Task to Complete

Create a program that uses a single perceptron to find a line to separate two “half-moons” of randomly generated data (see image).

April 3rd, 2017

  • I spent this class creating my program structure, which I decided to be composed of a Perceptron class, a singleton Trainer class to be used on a Perceptron, and a Runner that takes care of all of the graphics.
  • I copied the Perceptron and Trainer classes from the previous Perceptron project.

April 5th, 2017

  • I spent today refining and streamlining my old Perceptron and Trainer classes.  I was able to rewrite both of them in fewer lines of code.
  • I also played around a bit with different ways of storing the sample data.  Originally, I used an array for each piece of data with the inputs at the front and the output at the end.  Then, I switched to having an array of arrays where each outer array represents is a different output (i.e. 0 or 1), and each array within is the inputs that will lead to the corresponding output.  However, I ultimately abandoned this idea because it made the storage of data inflexible; furthermore, it was also difficult to shuffle data stored in such a method.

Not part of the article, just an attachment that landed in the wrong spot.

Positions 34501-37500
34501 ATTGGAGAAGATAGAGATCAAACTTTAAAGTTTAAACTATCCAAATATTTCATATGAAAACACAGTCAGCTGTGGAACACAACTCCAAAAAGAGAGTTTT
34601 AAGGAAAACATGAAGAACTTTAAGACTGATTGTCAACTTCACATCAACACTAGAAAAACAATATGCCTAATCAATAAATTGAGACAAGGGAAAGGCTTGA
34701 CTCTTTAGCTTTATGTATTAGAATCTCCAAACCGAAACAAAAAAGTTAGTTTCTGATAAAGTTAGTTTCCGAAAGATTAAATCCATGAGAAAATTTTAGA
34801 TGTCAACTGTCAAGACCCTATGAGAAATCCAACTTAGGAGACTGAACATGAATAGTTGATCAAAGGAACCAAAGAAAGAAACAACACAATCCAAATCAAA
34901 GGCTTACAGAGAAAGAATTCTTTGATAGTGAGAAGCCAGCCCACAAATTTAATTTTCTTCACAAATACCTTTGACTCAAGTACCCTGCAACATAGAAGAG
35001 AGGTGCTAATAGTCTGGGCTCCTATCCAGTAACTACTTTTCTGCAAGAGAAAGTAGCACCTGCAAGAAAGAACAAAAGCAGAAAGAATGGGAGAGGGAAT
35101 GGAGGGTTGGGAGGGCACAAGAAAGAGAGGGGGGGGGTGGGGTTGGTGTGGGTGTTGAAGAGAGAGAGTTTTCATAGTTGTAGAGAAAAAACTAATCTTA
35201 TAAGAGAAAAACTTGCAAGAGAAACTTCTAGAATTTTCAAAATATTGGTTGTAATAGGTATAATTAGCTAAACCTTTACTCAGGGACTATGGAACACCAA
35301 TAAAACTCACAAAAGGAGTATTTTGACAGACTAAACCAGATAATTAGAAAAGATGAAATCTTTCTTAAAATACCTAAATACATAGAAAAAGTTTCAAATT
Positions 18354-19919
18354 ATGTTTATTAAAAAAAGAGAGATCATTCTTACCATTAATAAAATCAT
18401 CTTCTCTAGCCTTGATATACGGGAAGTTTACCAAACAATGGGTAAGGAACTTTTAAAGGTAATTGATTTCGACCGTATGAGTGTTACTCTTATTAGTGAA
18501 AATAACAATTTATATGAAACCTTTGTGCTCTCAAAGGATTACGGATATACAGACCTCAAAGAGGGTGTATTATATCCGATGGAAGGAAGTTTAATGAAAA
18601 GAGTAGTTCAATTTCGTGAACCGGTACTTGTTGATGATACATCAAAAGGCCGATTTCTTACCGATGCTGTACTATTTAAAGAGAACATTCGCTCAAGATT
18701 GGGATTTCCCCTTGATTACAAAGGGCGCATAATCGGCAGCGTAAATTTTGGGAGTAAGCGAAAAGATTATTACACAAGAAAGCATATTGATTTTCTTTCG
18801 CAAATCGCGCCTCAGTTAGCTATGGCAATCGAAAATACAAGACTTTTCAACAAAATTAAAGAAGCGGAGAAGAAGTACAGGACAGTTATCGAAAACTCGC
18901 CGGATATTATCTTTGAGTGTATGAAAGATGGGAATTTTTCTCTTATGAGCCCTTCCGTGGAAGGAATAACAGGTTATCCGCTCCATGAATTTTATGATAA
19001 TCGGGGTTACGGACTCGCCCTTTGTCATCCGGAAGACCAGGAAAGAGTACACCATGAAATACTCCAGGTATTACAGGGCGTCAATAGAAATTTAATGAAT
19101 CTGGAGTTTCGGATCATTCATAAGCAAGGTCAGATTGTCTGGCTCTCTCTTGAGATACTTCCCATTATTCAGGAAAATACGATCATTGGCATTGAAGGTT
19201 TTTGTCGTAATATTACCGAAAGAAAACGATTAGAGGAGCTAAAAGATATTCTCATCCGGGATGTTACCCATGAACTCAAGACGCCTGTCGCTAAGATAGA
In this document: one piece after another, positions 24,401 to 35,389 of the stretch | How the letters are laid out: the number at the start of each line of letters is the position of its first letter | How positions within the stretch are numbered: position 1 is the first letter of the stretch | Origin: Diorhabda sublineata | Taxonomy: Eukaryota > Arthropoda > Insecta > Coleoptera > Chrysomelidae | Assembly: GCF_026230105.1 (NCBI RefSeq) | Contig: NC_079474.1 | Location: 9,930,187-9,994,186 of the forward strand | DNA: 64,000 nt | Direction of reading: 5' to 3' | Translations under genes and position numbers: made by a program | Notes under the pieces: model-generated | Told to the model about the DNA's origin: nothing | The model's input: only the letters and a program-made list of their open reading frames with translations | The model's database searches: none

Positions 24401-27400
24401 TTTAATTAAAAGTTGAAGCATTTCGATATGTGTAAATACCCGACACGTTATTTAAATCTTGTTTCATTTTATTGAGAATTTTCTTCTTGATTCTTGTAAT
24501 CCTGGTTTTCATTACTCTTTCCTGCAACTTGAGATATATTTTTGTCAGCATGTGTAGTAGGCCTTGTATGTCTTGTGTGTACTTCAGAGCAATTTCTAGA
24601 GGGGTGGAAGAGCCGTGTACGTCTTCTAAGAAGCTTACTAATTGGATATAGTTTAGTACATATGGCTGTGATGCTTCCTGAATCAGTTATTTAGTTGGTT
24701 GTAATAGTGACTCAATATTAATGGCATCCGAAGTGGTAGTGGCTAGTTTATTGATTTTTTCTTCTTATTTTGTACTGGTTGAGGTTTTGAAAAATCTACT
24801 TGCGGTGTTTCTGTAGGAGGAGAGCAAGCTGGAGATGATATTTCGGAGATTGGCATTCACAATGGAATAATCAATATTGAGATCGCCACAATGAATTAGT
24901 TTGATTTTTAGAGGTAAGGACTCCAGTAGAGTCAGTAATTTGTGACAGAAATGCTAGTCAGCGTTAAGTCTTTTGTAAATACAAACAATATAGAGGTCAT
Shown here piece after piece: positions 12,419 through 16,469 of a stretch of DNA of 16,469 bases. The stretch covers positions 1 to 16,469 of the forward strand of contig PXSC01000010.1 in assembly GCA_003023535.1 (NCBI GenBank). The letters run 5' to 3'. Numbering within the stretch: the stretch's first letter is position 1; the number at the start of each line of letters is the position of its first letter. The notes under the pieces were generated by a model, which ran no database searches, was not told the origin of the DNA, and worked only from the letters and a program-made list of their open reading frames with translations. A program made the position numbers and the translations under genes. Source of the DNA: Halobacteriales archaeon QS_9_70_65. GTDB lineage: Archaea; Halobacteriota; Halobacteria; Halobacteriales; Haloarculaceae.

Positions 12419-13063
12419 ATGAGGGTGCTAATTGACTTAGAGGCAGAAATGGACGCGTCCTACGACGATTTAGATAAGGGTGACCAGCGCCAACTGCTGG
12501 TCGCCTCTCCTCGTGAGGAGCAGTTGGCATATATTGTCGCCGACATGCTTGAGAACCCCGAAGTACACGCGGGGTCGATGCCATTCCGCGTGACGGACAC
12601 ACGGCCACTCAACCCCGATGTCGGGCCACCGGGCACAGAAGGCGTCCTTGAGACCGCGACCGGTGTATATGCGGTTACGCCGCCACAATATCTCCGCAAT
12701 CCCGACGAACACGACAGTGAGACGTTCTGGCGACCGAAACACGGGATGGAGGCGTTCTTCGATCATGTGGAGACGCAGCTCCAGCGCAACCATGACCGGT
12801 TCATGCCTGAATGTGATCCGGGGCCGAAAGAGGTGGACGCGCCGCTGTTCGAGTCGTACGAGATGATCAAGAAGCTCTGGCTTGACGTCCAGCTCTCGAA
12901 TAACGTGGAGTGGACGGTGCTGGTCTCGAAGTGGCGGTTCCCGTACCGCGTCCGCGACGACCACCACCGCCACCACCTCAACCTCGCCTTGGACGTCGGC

• Hence, I decided to use the original method.  (I made a minor tweak by storing the output before the inputs such that when training, the data array could directly be used as the input array by just changing the first index to a -1, without having to slide everything left an index.)

April 7th, 2017

  • Today I finished up the project.  I first wrote a method for creating the data (the two half-moons) based on polar coordinates, where each point would be at a random bounded distance along a random angle (between 0 to pi for the first half-moon and pi to 2 pi for the second half-moon).  Then, the converted Cartesian x and y coordinates would be stored as inputs, and either 0 or 1 as outputs, in the method described above.
  • I also wrote the display using StdDraw, using my code from last time as a basis.  It would display the points as dots, with the border being the color it should be (red or blue) and the fill being the way it is currently classified by the Perceptron.  The display would also show the Perceptron as a line, as well as information such as the current iteration and the percent error.
  • *Note: I recently updated my version of StdDraw, so my graphics for this project, unlike previous StdDraw projects, uses double buffering.